- Can sterilize anything
- Sterile tweezers included
- BPA free
- Impatience may get you burned!
Munchkin Steam Guard
A slightly more innovative microwave steamer from Munchkin. This one comes with heat resistant latch handles on the side.
Anyone who’s used one of these things knows that if you try to take them out of the microwave at the end of the cycle you’re liable to burn yourself. They get very hot! Heat resistant handles are going to make life a little easier when you have to switch the content of the microwave immediately. Another bonus is that the side latches open away so if you’re really jumping on this after just finishing there’s even less chance you’ll burn yourself on escaping steam.
This is designed to fit inside all common microwaves, external dimensions are 12.5 x 11.3 x 6.7 inches.
You’ll be able to fit 4 bottles of standard design inside, larger bottles and more unusual designs such as Playtex Ventaire and you’ll still be able to use it, but you won’t get so many inside.
- Heat resistant handles
- Holds 4 bottles
- Can sterilize anything
- BPA free
- Impatience may still get you burned!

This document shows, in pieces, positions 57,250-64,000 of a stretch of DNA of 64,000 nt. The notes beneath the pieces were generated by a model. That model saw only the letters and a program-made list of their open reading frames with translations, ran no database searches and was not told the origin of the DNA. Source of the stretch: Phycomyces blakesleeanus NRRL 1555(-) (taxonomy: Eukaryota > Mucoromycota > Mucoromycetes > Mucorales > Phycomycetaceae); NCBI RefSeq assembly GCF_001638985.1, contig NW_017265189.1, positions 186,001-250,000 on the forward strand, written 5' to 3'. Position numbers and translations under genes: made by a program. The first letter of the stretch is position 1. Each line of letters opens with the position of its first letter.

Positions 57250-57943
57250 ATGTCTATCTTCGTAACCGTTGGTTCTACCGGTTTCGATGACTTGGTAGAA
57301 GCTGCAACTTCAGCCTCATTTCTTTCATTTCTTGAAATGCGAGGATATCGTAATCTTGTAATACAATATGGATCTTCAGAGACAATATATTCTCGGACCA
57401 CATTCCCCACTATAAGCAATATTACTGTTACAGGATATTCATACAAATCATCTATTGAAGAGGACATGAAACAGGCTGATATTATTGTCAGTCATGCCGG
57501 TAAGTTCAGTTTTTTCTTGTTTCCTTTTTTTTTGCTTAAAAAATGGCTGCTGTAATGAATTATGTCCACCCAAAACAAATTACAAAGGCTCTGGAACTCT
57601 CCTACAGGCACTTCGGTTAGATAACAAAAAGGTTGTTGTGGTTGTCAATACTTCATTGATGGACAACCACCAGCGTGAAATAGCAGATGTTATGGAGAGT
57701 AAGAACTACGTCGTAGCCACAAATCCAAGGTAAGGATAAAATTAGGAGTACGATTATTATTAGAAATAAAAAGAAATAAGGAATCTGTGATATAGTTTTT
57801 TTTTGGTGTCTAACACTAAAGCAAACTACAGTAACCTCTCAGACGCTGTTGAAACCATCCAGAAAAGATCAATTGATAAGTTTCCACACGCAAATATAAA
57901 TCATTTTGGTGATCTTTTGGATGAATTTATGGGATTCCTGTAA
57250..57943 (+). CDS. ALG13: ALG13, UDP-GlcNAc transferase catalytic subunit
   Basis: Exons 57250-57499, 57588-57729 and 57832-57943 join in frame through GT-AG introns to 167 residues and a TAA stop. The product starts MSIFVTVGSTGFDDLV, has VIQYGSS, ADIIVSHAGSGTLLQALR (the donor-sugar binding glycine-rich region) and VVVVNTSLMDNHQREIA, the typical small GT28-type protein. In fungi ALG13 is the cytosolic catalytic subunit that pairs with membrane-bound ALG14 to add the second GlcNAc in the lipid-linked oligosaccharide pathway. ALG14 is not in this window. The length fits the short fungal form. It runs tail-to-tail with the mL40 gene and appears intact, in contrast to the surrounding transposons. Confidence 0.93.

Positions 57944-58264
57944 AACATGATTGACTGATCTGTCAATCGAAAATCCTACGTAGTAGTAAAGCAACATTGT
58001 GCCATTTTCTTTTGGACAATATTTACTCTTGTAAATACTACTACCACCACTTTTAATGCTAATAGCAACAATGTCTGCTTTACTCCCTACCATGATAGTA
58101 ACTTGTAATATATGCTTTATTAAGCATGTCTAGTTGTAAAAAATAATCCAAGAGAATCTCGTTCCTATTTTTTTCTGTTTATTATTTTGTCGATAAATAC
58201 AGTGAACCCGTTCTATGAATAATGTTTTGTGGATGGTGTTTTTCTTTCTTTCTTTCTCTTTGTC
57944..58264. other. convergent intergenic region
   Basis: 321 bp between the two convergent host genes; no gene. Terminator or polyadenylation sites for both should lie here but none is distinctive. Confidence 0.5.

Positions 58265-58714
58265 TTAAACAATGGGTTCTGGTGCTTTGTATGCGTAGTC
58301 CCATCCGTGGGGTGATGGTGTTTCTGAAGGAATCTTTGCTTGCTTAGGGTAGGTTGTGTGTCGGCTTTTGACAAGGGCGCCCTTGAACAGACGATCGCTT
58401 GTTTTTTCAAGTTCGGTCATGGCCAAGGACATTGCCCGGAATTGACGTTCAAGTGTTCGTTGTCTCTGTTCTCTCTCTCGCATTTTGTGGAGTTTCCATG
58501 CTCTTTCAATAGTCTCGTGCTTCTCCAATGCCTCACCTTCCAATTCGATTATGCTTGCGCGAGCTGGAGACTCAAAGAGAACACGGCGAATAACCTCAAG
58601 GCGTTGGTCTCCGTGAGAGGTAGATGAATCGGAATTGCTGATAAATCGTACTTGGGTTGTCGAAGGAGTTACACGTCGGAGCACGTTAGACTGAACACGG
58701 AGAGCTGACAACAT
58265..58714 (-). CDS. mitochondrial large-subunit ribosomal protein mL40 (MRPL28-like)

Philips Avent 3in1
If you’ve got the room in your kitchen and you don’t need something portable then a stand-alone electric steamer like this one from Philips is a great idea. Something like this is also a great idea if you’re going to be just bottle feeding as you’re going to get through a lot of bottles.
This style of sterilizer plugs in and sits on your work surface as a permanent addition. It isn’t small, about the size of a small espresso machine, but it will hold up to 6 Philips 330 ml / 11oz bottles. It also doubles as a sterile storage space for them if you leave it unopened for up to 24 hours after a sterilization cycle.
Similar to a microwave steamer this has a 6-minute cycle. One of the other main features of this is the 3-in-1 design. The main body of the sterilizer is actually 3 pieces. A base (that’s always used), a clear compartment for bottle tops and smaller items, and a larger compartment for bottle bases. You can use it with just the clear compartment fitted, just the larger compartment fitted or with both.
- Roomy, holds upto 6 bottles
- 6 minute cycle
- 24 hour sterile storage container
- Not easily portable
- Heating element may require cleaning periodically
BabeBay Dual Sterilizer and Warmer
If you’re using breast milk that’s been stored in the fridge or freezer or pre-prepared formula you’re going to have to warm it before you give it to your child.
This sterilizer from Babebay only accepts 2 bottles, the top is quite tall so you’ll be fine with nearly any design of bottle. In fact anything under 3 inches wide and 8 inches high. Not just bottles though you can use it to sterilize anything else that will fit inside. The major benefit you get from it is that it’s also a bottle warmer and you can also use the water bath to warm baby food.
The sterilization cycle takes longer than others taking 15 minutes to complete. You can warm a bottle of milk in about 5 – 10 minutes depending on how cold it is to start with.